Testing ain’t easy
“If you want to make God laugh, tell him about your plans.”
The UFC recently committed millions of dollars to random, comprehensive, out-of-competition testing for performance enhancing drugs. Further, UFC president Dana White and CEO & chairman Lorenzo Fertitta pointed out that the penalties are insufficient – at nine months suspension and 30% of purse, the fighter makes more money than he or she would in losing, and only functionally sits out an extra 90 days.
PED use was jeopardizing mixed martial arts as a viable, acceptable sport. Two bald, tattooed guys climbing into a cage to fight each other until one quits is extreme. Add PEDs, and a tipping point is reached, where is it not acceptable to the general public. Combat sports are dangerous. A number of fighters have died, and more are going to die. While the deaths in MMA are nothing compared to say distance running, if a death came at the hands of steroid fueled fighter, what sponsor would touch it?
The UFC has set July 1 as the deadline for implementation. This giant, multi-million-dollar step is needed. It will not be easy.
In his latest Combat Sports Law blog, British Columbia litigation lawyer, combat sports law consultant, and deeply appreciated UGer Erik Magraken broke down some of the legal and logistical problems that the UFC faces.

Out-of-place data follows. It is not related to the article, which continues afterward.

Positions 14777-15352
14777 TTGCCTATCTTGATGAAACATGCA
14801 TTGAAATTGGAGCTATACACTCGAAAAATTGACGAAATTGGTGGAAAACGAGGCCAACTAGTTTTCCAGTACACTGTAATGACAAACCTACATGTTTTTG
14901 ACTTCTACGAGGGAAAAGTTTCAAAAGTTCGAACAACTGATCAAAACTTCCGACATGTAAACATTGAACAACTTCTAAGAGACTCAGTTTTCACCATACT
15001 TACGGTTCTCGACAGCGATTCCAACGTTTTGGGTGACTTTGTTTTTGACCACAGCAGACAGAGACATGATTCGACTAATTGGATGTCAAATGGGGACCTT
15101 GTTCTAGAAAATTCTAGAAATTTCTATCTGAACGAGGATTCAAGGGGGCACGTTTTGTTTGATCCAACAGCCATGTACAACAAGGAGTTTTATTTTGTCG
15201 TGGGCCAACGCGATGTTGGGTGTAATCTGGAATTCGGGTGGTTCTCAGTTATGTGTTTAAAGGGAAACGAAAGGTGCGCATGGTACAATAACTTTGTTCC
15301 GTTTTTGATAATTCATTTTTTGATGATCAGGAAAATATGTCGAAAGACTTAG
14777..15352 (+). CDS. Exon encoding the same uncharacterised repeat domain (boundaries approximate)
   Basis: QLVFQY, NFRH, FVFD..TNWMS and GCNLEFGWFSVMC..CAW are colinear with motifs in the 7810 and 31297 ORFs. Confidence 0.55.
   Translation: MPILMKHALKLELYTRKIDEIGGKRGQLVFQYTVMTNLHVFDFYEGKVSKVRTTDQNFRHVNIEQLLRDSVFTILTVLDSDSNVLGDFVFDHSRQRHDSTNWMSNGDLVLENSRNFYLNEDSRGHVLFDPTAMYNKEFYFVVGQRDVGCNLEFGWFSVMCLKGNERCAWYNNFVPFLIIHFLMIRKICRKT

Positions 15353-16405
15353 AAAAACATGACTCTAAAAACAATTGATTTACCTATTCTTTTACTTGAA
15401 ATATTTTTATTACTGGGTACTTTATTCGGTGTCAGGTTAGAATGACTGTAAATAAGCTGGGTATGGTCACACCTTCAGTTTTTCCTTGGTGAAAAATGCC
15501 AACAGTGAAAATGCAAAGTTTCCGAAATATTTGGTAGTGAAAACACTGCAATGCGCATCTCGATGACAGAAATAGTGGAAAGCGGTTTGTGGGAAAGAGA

Zuffa needs new contracts to make this program a reality. They can start incorporating the needed terms in all new contracts going forward but given that most of the UFC roster is under present contract these need to be renegotiated to make the plans a reality. Here are some of the terms that will need to be addressed:
•To truly be able to test athletes at random, testers must be able to contact fighters on short notice. This means fighters will have to agree to notify Zuffa or the testing agency of their whereabouts on an on-going, year round basis. Programs such as this exist and complying with this is not particularly onerous but forced compliance must be contractually agreed.
•An agreement will need to be reached about the potential range of penalties a fighter can be exposed to for failing to cooperate with the program, be it by not cooperating with providing test samples or for failing a test. These are matters which are normally collectively bargained in major sporting organizations but here, with no fighters association, these terms need to be individually, and uniformly, agreed upon.
•If Zuffa intends to share sample results with Athletic Commissions for them to administer punishment fighters will need to consent to this disclosure of their otherwise private information.
•If Zuffa intents to act as judge jury and executioner for violations of the program due process rights will need to be established allowing fighters to challenge the evidence against them. As a practical matter it would make sense for the parties to agree to some sort of formal arbitration process using the rules that are already in place with the Nevada Athletic Commission as this is the default rule-set Zuffa and Fighters agree to where the UFC self regulates events. Whatever the process, it will need to be contractually addressed.
•If the test results are intended to be released to the public the fighters will need to agree to this as well.